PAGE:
“Best interest of the child” is the standard used in Florida’s “custody” disputes. Note, that the word custody is in quotation marks because in Florida the term custody is outlawed and replaced with parental responsibilities and time-sharing.
It is Florida’s public policy that all decisions concerning your children should be made in their best interest. This means that the primary goal in making parental decisions and scheduling time-sharing should be to ensure your child’s happiness, emotional and mental wellbeing, and to give the child a sense of security.
What you think is best for your child can be very different than what your child’s other parent thinks. While it is a given that most parents want the best for their child/children, it could be difficult to set aside the feelings you may have for your child’s other parent when defining what would be the best for your child during separation and divorce. While the “best interests of the child” can be difficult to measure, some factors which may determine best interests include:
- Physical and mental health of each parent;
- The age of the child, if the child is old or mature enough;
- The child’s wishes or preferences;
- The need of a stable home environment;
- The child’s ability to adjust to changes in school or community;
- The relationship of the child with siblings and other members of the household;
- The support and opportunity to keep a relationship with extended family members;
- For special needs children, the way each parent addresses those needs;
- Cultural and religious considerations;
- Lack or excessive discipline by a parent;
- Emotional abuse or neglect by a parent;
- Patterns of domestic violence, and
- Indication of parental drug, alcohol or child/sex abuse.
Helping your child maintain a close and loving relationship with both parents is generally in the child’s best interests, but the practicality of this type relationship can be challenging. Especially among parents who had a contentious divorce or break-up. Keep in mind that the choices you and your child’s other parent make now, will affect your child’s development and your relationship with your child now and in the future.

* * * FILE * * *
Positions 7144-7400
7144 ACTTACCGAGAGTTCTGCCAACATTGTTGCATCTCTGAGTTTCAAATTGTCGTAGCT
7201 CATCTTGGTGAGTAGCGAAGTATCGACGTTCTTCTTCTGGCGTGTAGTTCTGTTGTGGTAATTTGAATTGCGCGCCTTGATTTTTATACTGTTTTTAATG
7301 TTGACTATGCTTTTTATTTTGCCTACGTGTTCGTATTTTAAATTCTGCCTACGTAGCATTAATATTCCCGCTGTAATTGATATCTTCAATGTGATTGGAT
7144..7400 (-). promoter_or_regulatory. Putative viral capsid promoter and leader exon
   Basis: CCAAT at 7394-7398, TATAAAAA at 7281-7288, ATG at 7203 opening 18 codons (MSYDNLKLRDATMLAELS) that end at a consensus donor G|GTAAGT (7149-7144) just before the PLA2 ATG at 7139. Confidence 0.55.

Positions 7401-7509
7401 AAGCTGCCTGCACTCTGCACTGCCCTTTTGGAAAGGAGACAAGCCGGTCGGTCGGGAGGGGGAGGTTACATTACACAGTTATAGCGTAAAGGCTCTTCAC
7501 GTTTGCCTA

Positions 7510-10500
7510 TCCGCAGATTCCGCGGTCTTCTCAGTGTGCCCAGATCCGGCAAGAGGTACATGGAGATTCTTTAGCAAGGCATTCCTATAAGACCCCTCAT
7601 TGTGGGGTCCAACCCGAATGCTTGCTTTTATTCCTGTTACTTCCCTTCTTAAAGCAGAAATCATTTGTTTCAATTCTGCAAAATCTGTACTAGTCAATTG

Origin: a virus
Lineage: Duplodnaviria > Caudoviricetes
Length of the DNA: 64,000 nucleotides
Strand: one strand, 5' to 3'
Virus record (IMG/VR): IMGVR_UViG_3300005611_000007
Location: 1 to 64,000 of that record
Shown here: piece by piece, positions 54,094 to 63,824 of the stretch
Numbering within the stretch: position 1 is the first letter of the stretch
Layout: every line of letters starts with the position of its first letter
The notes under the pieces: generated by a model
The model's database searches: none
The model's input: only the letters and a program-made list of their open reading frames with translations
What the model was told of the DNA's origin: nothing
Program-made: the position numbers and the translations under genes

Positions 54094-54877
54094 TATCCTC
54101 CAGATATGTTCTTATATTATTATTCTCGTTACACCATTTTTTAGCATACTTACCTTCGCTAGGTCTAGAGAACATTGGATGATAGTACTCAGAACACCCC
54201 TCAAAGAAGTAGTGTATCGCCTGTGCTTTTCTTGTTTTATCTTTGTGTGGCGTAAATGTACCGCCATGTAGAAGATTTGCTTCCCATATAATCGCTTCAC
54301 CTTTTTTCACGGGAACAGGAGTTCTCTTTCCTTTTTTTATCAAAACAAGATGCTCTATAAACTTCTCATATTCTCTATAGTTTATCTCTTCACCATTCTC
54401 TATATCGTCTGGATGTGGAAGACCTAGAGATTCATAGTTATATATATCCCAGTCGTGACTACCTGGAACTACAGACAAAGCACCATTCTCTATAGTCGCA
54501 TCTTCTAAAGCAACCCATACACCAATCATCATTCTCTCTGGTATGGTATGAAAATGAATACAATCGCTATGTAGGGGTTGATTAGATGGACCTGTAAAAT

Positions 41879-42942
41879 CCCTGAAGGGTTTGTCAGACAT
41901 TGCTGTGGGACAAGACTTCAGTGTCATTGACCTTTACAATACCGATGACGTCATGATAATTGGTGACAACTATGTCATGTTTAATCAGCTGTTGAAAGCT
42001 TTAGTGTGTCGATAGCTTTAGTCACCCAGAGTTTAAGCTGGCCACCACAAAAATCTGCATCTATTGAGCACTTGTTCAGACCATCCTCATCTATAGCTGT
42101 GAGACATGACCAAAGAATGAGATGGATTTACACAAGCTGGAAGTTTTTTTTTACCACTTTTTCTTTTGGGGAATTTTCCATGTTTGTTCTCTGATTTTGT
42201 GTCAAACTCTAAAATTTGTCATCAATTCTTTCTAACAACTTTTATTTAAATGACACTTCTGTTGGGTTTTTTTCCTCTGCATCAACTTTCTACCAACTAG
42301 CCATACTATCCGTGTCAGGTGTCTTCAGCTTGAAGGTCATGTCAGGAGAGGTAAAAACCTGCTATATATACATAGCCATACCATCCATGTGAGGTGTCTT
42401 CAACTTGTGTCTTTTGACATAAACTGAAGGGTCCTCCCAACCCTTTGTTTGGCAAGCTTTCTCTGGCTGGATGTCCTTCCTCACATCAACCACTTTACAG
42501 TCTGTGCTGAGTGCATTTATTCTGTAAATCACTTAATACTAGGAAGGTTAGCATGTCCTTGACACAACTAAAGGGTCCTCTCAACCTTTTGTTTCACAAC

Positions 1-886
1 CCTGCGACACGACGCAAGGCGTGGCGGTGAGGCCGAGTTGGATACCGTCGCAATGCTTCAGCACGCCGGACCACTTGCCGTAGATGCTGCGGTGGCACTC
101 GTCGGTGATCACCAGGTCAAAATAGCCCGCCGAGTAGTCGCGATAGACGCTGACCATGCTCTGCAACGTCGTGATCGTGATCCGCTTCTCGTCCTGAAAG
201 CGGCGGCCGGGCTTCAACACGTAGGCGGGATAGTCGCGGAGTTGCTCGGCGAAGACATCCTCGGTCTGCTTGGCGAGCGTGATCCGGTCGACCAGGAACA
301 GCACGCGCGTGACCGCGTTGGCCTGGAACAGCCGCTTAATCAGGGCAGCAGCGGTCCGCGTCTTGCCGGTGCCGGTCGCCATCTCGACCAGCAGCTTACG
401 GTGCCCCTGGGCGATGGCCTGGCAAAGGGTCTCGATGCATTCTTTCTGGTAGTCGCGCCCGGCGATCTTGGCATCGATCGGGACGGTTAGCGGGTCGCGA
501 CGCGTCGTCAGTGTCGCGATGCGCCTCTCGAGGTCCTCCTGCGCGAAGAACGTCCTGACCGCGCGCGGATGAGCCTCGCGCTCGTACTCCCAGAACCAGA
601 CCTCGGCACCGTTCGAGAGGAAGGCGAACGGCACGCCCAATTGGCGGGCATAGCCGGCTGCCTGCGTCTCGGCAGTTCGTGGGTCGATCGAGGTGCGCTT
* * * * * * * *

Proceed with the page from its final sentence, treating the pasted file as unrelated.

In case you and your child’s other parent are incapable to come up with a mutually adequate arrangement regarding how parental responsibilities will be shared, a Florida judge would step in and make those decisions for both of you. You may believe you are obviously the better parent, but a Florida judge is not as likely to differentiate one parent as “good,” and the other as “bad,” with the exception of particular cases where a parent has made very negative life choices, like the use of drugs or alcohol, incarceration or instances of domestic violence. Even in cases where one or more of those factors could be present, the court may decide that contact with both parents will remain in the best interests of the child. Remember, it is always the best for parents to work out their differences and make decisions based on what is truly the best interests of their child rather than letting a judge make those decision for you. If that is impossible for you and your child’s other parent, your Florida judge will likely consider the following factors as outlined in Fla. Statute 61.13(3) when deciding on parental responsibility:
- The moral fitness of each parent;
- The parent who will be more likely to allow the child to have frequent, continuing contact with the other parent;
- The parent who will have the ability to offer a more stable home environment, including to provide the child’s basic needs such as food, clothing and medical care;
- The emotional bond between the child with each parent;
- The amount of time the child has been in a stable home environment;
- The job security of each parent, and if his/her job requires frequent travels;
- The child’s history regarding home, school and community;
- The proposed home of each parent after the divorce or break-up;
- Each parent’s level of knowledge of their child’s likes, dislikes, schedule, friends, medical and school information, etc.;
- The parenting tasks typically performed by each parent;
- The ability of each parent to provide a consistent schedule for the child;
- The extent parenting responsibilities will be delegated by a third party, and
- Any evidence of domestic violence, child abuse or child neglect.
Parents going through a divorce with children, a paternity action, or a modification of timesharing proceeding should be aware of these factors before having a judge decide what is in the best interest of their child. A judge must consider these factors when establishing a parenting plan and the results sometimes are not to the parents liking. Remember that angry and stupid mistakes can be detrimental to your case. It is important to ask yourself, what would a judge think about your actions or conduct? Next time you engage in irresponsible conduct, ask yourself whether it is in the best interest of your child or children and whether it will have a negative impact on your case. One big piece of advice, please do not send derogatory text or email messages to the other parent. Also, do not engage in written name calling. Anything you write may be evidence that can be used against you.
At Seff & Capizzi Law Group, we regularly assist clients and provide valuable information for those that need assistance in understanding how to approach this particular situation in their own lives. Every situation is different, so the judge may consider other additional factors in deciding custody and parental responsibilities in your case.
If you need assistance with creating or modifying a parenting plan, please call us at (954) 920-9220. We have over 40 years of experience and offer a free consultation. Click here for more information about our family law practice and how Seff & Capizzi can help.